After high school, he joined the Japan Ground Self-Defense Force and the long-distance relay team. He ran the longest leg of races with a slipped disk that he did not disclose. Because of his ability, he was sent to the Ground Self-Defense Force’s physical training school, where many future Olympians trained. In 1962, he and other distance runners traveled to New Zealand to train, his first trip overseas.
By 1964, he had become one of Japan’s premier distance runners. At a meet that year in Sapporo, Japan, he set a national record in the 10,000 meters and finished second, behind Kimihara, in the marathon. After the meet, their coach bought some beers and Tsuburaya, Kimihara and their teammates toasted their success. The future looked bright. “It was the first and last time we had a beer,” Kimihara recalled.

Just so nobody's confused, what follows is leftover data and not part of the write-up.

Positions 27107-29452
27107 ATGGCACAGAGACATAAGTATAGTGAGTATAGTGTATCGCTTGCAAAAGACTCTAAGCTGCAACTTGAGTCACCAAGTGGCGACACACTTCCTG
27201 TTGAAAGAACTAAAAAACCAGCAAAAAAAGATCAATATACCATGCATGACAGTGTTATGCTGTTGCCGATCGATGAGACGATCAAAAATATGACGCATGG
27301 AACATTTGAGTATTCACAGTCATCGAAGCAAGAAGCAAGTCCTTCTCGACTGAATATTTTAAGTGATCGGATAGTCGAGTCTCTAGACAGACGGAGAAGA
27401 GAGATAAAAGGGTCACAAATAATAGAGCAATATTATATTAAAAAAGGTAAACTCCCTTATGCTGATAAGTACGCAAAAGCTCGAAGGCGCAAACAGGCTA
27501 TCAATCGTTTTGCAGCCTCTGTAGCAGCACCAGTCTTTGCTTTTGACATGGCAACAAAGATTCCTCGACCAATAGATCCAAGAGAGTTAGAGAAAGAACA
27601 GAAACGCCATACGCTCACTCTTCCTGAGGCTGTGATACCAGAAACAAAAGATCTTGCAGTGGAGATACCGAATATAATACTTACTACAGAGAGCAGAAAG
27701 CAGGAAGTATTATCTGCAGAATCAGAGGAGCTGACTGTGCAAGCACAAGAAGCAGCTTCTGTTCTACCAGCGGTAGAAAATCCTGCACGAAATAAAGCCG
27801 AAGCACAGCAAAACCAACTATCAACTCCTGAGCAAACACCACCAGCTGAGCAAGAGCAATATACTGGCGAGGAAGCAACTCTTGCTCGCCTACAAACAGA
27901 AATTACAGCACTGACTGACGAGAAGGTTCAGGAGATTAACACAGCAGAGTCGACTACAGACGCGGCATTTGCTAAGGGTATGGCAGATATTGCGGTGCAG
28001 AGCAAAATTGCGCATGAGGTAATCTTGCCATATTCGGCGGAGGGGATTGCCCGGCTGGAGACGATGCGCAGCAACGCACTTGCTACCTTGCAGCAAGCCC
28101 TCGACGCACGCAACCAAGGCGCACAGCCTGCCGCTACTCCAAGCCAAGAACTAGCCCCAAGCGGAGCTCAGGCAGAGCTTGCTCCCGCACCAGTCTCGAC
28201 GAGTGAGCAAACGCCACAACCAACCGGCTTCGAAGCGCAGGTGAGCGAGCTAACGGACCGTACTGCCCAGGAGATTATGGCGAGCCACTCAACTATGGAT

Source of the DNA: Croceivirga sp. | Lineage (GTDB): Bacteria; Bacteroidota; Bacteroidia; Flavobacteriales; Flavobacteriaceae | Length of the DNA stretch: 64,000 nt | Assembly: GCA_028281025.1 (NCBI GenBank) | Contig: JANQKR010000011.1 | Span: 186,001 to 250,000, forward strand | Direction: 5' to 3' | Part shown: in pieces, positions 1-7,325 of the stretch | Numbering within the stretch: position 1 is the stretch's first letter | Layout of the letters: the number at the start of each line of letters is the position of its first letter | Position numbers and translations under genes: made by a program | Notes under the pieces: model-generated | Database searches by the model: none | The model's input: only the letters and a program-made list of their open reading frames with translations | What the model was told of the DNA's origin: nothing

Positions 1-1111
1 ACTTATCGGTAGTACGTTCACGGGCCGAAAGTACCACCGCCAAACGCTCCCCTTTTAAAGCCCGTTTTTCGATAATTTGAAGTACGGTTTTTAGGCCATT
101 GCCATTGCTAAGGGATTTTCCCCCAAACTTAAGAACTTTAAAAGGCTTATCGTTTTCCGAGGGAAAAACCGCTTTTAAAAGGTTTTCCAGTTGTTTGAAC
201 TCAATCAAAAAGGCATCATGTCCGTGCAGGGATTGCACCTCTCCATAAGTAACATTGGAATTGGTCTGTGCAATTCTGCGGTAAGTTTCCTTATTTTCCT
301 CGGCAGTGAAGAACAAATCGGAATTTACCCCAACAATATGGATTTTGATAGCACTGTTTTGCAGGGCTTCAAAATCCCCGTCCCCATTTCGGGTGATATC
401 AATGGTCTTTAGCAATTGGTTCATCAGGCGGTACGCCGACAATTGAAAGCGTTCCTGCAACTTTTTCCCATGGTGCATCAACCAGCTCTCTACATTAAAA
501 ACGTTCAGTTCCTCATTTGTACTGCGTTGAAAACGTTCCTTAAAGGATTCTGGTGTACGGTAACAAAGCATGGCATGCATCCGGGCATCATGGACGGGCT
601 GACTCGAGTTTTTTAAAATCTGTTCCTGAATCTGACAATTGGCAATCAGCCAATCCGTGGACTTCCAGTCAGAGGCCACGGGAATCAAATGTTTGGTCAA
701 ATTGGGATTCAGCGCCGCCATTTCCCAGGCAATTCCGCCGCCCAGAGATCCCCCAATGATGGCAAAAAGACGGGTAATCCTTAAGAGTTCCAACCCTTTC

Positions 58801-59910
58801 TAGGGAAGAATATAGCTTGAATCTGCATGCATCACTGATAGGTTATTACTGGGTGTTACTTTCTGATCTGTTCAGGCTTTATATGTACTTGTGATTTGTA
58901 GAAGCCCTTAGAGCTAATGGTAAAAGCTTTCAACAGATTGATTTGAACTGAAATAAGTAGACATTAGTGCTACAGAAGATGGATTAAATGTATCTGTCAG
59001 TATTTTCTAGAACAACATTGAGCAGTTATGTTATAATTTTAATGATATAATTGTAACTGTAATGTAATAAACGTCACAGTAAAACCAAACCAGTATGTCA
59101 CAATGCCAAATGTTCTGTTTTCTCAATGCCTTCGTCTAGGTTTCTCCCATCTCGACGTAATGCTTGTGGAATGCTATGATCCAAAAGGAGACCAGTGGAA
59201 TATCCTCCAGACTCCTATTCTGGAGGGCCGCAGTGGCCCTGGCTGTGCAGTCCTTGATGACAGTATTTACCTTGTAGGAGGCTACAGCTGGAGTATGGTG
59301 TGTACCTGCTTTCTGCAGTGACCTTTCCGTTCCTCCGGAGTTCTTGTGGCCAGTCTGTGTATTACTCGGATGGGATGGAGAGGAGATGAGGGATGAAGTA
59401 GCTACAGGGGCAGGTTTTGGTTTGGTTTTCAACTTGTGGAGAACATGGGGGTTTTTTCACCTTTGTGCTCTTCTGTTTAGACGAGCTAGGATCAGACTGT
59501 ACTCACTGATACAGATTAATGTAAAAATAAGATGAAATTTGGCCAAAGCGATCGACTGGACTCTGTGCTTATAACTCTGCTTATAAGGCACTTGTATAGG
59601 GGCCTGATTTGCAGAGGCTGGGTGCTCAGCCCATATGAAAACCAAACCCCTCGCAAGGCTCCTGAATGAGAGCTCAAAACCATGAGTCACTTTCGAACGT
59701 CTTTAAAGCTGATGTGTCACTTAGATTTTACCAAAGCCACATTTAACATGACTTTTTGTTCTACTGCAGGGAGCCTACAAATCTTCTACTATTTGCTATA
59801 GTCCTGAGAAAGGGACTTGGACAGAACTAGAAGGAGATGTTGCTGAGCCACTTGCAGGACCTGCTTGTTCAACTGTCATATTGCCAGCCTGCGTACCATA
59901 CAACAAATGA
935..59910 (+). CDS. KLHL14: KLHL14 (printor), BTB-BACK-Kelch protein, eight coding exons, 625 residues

Seriousness of Purpose
While training for the Olympics, Kimihara got a closer look at Tsuburaya, his training partners and his coach. The soft-spoken Kimihara said he found it hard to break into the tight-knit group of regimented military men. Kimihara heard that before Tsuburaya entered the bath, he would fold his underwear and shirt, not just toss them in a basket like others.
He admired how well Tsuburaya and his team trained together and their singular focus on the Olympics. There was, he said, tremendous pressure on athletes to uphold Japan’s honor on the world stage, expectations acutely felt by men from the Self-Defense Force. That seriousness of purpose was even more evident after the Games began and Tsuburaya, Kimihara and the third marathoner to qualify, Toru Terasawa, moved into the Olympic Village.
The mood was joyous, and with athletes from around the world and venues nearby, there was no shortage of distractions. After a few days, it became impossible for them to train, so they decamped to Zushi, a seaside resort about an hour’s train ride away. After their workouts, Kimihara and Terasawa would return to Tokyo to take in more of the Olympics, but Tsuburaya stayed behind.